What is unethical about Nancy Grace’s behavior, then?

You can leave the hard work to others but you owe them your professional support.  When a judge does something unpopular like granting a suppression motion or acquitting a criminal defendant at a bench trial (a non-cop defendant, that is) or awarding a lot of money to an injured person against a municipality or an insurance company, and as a result comes under scrutiny and criticism for the unpopular act, the entire profession needs to speak with one voice in defense of the judge.

When a jury does the same, no lawyer should be heard to criticize the jury.  Indeed, to the degree that the powers that be or a rabid public turns its attention to the jury under such circumstances, a lawyer is under an affirmative obligation to defend the jury and quell the public outrage, to the extent that lawyer is called upon.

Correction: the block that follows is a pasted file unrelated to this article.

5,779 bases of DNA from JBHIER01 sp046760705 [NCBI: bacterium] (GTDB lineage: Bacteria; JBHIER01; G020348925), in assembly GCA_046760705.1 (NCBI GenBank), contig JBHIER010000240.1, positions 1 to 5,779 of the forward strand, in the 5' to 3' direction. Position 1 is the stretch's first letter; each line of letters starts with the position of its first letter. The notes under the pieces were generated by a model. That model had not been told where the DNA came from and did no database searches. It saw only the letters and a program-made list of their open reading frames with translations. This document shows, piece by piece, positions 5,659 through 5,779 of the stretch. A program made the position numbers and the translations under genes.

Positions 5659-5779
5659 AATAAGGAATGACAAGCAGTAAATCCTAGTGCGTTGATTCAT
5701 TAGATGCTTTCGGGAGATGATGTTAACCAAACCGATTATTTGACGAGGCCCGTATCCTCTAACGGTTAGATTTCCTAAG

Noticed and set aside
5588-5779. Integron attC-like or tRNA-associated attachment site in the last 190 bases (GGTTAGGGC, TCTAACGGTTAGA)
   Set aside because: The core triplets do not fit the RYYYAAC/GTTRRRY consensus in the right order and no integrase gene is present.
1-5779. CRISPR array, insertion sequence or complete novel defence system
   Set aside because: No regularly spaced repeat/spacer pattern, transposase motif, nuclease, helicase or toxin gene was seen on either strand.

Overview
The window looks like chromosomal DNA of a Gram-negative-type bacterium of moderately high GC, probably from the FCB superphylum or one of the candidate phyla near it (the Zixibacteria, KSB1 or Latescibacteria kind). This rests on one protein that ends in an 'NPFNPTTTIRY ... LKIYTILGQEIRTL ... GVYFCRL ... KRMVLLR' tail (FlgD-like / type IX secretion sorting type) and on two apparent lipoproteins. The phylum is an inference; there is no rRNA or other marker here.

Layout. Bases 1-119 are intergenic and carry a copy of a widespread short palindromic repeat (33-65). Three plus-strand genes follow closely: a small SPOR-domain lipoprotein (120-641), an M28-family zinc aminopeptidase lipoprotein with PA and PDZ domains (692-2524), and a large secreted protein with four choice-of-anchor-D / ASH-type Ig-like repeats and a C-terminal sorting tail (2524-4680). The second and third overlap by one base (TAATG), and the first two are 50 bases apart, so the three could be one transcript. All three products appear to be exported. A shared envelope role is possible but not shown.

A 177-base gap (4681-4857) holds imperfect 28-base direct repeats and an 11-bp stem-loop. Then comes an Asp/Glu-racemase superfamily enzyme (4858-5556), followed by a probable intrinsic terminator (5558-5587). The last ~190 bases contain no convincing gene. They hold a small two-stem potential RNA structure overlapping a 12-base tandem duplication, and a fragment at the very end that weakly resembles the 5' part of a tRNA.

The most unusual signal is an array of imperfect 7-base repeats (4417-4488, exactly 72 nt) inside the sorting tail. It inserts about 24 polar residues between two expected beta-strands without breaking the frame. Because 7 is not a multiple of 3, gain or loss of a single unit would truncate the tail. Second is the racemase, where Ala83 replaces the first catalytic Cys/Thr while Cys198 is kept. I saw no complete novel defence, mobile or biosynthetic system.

Nancy Grace has done the opposite in a very prominent way.

There are practical reasons to require this of lawyers and discipline those who willfully fall short:  as noted, this particular shirking of one’s professional responsibilities can encourage violence towards jurors and acquitted defendants.  But the real reason, the one that applies consistently and across the board so that running afoul of it can be made a matter of attorney discipline, is that it undermines the basic function of the system every lawyer is sworn to uphold.

The third branch of government exists to do the unpopular or disfavored thing when required, and for no other reason.  A lawyer who willfully undermines this vital and essential function should be disciplined.

Information about filing a grievance against attorneys from Georgia can be found here.  Any member of the public can file one, and I encourage everyone to do so.




Filed under Judicial lying/cheating, Striking lawyers, wrongful convictions

10 responses to “Discipline Nancy Grace

  1. Ruth Gravitt

    Great article and I will send the link to the VP and manager of HLN. His name is Scot Safon if you want to contact him on Facebook. Ruth Gravitt